FILE - A soon-to-be U.S. citizen candidate holds an American flag and the words to The Star-Spangled Banner before the start of a naturalization ceremony at the U.S. Citizenship and Immigration Services field office in Miami, Florida, Aug. 16, 2019.
FILE - A soon-to-be U.S. citizen holds an American flag and the words to "The Star-Spangled Banner" before the start of a naturalization ceremony at the U.S. Citizenship and Immigration Services field office in Miami, Aug. 16, 2019.

BOSTON - Federal immigration officials have acknowledged that they erroneously told some new U.S. citizens in Massachusetts that they could not vote in next week's election because they had missed the state's voter registration deadline.

U.S. Citizenship and Immigration Services, which oversees the citizenship process, said Thursday that officials at some recent naturalization ceremonies mistakenly told new citizens they were ineligible to vote because the October 24 registration deadline had passed.

State law, however, allows new citizens to register until 4 p.m. the day before an election if they became citizens after the deadline.

Agency spokesman Daniel Hetlage said in a written statement that the error was based on information from a state website. The agency has contacted all new citizens who may have received incorrect information, he said.

"The state has since updated its webpage and we at USCIS are not aware of this happening anywhere else," Hetlage said.

In a statement to GBH News, which first reported the story, the immigration agency said it was contacting 409 new citizens who had received incorrect information at 36 ceremonies Monday and Tuesday.

Debra O'Malley, a spokeswoman for the Massachusetts secretary of state, said the elections website did not previously include details on registration for new citizens. The issue has rarely arisen, she said, but department officials have consistently told USCIS about the extension for newly naturalized citizens.

"We have certainly made them aware of this in the past," O'Malley said. "Perhaps they have new people, perhaps it wasn't communicated. I can't really say. I wish they had contacted us directly beforehand."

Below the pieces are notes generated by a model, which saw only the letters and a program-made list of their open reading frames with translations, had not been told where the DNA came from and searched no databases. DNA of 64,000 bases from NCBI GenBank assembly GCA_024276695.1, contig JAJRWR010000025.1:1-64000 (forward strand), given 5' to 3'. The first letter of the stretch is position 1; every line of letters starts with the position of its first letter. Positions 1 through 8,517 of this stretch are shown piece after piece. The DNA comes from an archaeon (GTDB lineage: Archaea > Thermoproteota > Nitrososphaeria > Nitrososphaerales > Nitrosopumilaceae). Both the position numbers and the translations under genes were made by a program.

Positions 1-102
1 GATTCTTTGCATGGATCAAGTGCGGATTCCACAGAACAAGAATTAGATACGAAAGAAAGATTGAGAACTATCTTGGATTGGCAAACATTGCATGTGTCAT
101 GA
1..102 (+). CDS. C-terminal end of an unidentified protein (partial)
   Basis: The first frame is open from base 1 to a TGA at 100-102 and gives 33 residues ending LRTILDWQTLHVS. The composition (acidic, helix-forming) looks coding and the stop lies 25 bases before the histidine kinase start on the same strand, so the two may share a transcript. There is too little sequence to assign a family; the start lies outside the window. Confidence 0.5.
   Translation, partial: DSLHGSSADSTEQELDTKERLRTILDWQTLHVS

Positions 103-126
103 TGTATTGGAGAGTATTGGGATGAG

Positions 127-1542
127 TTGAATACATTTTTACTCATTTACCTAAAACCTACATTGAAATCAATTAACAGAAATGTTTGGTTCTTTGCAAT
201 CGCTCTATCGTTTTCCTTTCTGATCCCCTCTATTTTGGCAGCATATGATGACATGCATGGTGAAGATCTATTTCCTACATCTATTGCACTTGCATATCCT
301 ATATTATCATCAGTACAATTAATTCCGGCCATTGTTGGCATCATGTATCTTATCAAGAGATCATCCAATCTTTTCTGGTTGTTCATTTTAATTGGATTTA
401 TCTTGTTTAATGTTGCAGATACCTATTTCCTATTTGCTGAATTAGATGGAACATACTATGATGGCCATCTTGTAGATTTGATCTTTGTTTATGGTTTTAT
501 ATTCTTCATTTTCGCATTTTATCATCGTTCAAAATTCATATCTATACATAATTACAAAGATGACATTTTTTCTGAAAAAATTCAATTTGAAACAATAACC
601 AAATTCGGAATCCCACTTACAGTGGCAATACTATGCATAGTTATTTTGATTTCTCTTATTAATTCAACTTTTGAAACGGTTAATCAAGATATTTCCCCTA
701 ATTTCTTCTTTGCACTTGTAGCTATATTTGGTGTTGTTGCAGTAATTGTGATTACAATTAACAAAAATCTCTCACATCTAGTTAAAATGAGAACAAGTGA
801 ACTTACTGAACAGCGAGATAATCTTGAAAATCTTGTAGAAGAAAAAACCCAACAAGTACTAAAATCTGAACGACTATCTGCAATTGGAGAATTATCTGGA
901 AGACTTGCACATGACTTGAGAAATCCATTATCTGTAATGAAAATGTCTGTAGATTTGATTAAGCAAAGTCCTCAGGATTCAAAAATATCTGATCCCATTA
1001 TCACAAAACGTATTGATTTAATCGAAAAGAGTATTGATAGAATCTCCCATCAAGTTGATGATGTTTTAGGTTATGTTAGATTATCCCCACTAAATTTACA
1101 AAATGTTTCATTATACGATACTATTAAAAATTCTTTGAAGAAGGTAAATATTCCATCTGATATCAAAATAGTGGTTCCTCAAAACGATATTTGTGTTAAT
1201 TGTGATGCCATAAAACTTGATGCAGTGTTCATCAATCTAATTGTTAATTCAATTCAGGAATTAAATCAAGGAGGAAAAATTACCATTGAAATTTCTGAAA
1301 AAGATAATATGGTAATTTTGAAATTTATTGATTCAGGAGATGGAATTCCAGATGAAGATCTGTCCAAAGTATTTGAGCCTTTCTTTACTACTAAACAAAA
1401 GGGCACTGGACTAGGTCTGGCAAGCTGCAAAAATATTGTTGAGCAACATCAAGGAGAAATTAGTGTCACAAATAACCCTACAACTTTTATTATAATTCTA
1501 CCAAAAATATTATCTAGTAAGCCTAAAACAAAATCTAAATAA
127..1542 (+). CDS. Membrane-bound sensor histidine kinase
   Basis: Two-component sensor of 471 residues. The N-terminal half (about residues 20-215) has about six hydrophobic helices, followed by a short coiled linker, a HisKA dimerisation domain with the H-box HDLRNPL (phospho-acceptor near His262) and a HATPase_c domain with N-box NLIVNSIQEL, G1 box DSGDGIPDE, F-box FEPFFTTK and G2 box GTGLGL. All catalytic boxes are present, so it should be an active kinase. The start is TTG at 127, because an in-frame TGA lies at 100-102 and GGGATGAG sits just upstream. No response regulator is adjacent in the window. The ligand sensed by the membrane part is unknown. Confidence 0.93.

Information updated

The website has been updated saying new citizens can register at their local elections offices until 4 p.m. November 2 if they have documentation that they were naturalized after the October 24 deadline.

The snafu has drawn backlash from immigration activists and some new citizens who wonder how far the misinformation spread.

Erika Constantine was among roughly 20 people becoming U.S. citizens at a ceremony in Boston on Tuesday when an immigration official said they could not vote next week because they missed the registration deadline. It shocked Constantine, whose local elections office had provided the correct information saying she had until November 2.

When she raised her hand and challenged the official, he backed down, she said.

"He said, 'Well, that's great, everybody register to vote,' " said Constantine, a physician at Brown University who was born in Canada but moved to the U.S. in 2003.

Still, she wondered how many others had believed that they could not vote. "What about all the other officers in Massachusetts? What are they telling people?" she said.

It was especially troubling to Constantine, who pursued citizenship largely so she could vote in next week's election.

"I have three children who are American citizens, and I had no voice," she said. "Everybody's voice is important, and what concerns me the most is that all these new immigrants are being misinformed."

Anthony Drago, a Boston immigration lawyer, said one of his clients was among those given erroneous information. Federal officials called him and his client Wednesday to correct the error, he said, and his client has since registered to vote. His client is "thrilled" to cast a ballot in next week's election, he said.

"They knew there was an error and they fixed it rapidly," Drago said. 

What Happens Next?

What It Means to Become President-Elect in the US

In the United States, Democrat Joe Biden is being called the president-elect.

President-elect is a descriptive term not an official office. As such, Biden has no power in the government, and he would not until he is inaugurated at noon on January 20, 2021.

American news networks, which track all of the vote counting, determined on November 7 that Biden’s lead had become insurmountable in Pennsylvania, putting him over the 270 electoral votes needed to be president. Within minutes of determining his lead was mathematically assured, they projected him as the winner.

That is why news organizations, including VOA, are calling Biden the "projected winner."

Sometimes, in the case of particularly close elections, when news networks make this call, the other candidate does not concede victory. President Donald Trump has not done so, alleging voter fraud without substantial evidence and vowing to fight on. The president’s position has left Washington lawmakers divided, with Republicans backing a legal inquiry into allegations of vote fraud, even as they celebrate other congressional lawmakers who won their races.

When will the dispute be resolved?

The U.S. election won’t be officially certified for weeks. In the meantime, court challenges and state recounts could occur.

So far, the Trump administration has not provided evidence for any fraud that could overturn the result, but there is still time for more legal challenges.

Once states have certified the vote, pledged electors then cast their votes in the Electoral College in mid-December. Congress then certifies the overall Electoral College result in early January, about two weeks before Inauguration Day.